FEBRUARY 15, 1957
SANTA ROSA, Calif.—Our 100 mile drive from Sacramento to Chico was interesting because I had not realized before that this was one of the great peach growing areas in the country. There were miles and miles of peach trees and I wished it might have been blossom time for it would be very beautiful. The whole country a short time ago suffered the cold spell which we felt in N.Y. and they felt out here. In South West Washington they told me it had been 24 below zero and while it was still above zero in Chico it was colder than usual and people spoke of it with some surprise. I noticed Wednesday morning, however, in driving out of Chico some narcissus blooming in a sheltered spot and even some lovely pink camellias were picked by a very nice young man and put in my room at the hotel, so whatever cold they had in Chico was not too devastating. The town itself centers about the college and has only about 15,000 inhabitants but it serves 15,000 more who live in the agricultural areas round about.
On Wednesday morning Southwest airlines stopped four times before we were down in San Francisco! Here we are back in the airport which we have come to know quite well and will know better in the course of the next few days as we seem to go in and out from here to all the various small places where I am speaking. Wednesday night it will be Modesto.
Chico I had visited before some four years ago but I am not sure about some of the other places where I will be in the next few days.
It is interesting to find that the San Francisco paper which I read this morning also has an editorial on the need for Israel to withdraw its troops at the request of the U.N., but they strongly back no withdrawal until both the U.S. and the U.N. can give assurances that the Aqaba Gulf will be kept free for Israeli navigation and that the Gaza Strip will not be reoccupied by the Egyptians.
There is a report in the morning paper that the Secretary General of the U.N. suggests the strengthening of the peace observation forces and says that that would be acceptable to Egypt. If this meant a real strengthening to the extent of being able to watch the whole Gaza Strip it would have the same effect as moving in some of the U.N. police force but it might have the advantage of saving face for the obstinate Egyptians. At this point I don't think the people of the US as a whole are very much interested in these maneuvers. They are interested in the practical results. They would like to see no aggression along any borders anywhere in the Near East.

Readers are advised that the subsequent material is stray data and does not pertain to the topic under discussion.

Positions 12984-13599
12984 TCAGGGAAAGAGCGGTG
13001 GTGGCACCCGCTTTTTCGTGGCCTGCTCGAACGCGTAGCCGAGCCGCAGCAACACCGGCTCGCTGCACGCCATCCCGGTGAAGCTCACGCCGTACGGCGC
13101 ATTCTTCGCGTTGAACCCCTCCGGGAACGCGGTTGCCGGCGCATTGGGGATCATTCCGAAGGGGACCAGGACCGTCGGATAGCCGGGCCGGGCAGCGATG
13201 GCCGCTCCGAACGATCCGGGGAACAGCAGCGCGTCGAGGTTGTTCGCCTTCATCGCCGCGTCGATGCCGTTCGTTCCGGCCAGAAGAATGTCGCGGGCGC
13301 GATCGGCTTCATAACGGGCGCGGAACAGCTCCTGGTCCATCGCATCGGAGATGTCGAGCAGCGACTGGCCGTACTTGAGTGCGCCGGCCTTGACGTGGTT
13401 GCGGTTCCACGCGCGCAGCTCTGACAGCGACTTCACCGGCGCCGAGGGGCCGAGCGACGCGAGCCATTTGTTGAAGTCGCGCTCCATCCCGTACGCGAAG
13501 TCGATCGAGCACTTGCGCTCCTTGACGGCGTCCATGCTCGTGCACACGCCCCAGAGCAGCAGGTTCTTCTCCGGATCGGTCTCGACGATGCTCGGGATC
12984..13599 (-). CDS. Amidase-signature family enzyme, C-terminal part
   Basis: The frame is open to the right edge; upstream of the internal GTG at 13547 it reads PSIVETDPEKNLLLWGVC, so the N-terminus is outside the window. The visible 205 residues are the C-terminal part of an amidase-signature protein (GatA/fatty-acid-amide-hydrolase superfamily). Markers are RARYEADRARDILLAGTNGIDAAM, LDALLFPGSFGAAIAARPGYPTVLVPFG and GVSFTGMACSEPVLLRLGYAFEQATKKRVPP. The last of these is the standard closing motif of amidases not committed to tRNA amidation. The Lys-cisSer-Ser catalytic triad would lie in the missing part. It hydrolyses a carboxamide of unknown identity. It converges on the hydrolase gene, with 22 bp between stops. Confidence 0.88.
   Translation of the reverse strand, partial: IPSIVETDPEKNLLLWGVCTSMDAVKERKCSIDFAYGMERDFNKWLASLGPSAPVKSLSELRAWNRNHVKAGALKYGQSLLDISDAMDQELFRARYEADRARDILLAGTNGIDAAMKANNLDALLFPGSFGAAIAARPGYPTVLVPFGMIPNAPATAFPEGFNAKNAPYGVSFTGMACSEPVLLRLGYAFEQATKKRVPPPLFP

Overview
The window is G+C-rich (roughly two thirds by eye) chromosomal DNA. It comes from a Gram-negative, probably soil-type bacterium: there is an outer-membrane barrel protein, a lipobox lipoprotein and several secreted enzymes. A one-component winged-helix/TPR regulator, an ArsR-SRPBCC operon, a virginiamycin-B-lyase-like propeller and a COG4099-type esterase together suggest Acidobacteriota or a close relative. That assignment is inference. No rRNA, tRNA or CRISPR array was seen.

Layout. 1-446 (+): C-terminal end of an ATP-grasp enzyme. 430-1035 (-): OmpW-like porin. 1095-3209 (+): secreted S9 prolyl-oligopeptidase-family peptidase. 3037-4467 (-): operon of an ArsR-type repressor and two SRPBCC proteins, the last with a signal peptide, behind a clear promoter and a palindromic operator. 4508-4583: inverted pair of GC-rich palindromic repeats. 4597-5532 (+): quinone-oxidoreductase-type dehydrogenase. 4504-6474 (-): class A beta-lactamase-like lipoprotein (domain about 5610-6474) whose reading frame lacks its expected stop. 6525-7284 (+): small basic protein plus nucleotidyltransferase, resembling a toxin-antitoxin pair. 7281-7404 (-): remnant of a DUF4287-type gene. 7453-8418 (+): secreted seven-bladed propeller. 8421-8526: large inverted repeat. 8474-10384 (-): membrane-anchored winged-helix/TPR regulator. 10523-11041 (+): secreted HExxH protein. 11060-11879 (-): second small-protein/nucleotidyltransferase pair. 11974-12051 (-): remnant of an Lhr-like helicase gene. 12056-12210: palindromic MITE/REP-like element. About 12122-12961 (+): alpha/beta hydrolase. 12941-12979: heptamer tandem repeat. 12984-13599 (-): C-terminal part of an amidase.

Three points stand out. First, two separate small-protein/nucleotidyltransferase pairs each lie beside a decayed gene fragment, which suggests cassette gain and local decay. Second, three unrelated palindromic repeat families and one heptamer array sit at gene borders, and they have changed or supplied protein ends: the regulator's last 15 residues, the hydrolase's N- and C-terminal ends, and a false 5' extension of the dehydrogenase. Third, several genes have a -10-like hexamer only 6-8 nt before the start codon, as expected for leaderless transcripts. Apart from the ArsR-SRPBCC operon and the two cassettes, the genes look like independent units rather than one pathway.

I was interested to meet in Chico an American of Danish descent who had come to this country at the age of 17. His parents went back to Denmark but he has stayed here. He belongs to the family in Denmark whose large estate the Minister of Agriculture was kind enough to take us to visit last summer, as an example of the biggest Danish landholdings. Beautifully run as an estate it is a good example of Danish farming on a large scale. There is a very old house part of which is only occupied in summer because it has none of the heating facilities which have been added in the new wing. The kitchen, however, has remained just as it was and the lady of the house told me she and her maids much preferred the enormous old-fashioned cooking stove and bakery to the modern gadgets, though they had put in some electrical gadgets for quick use.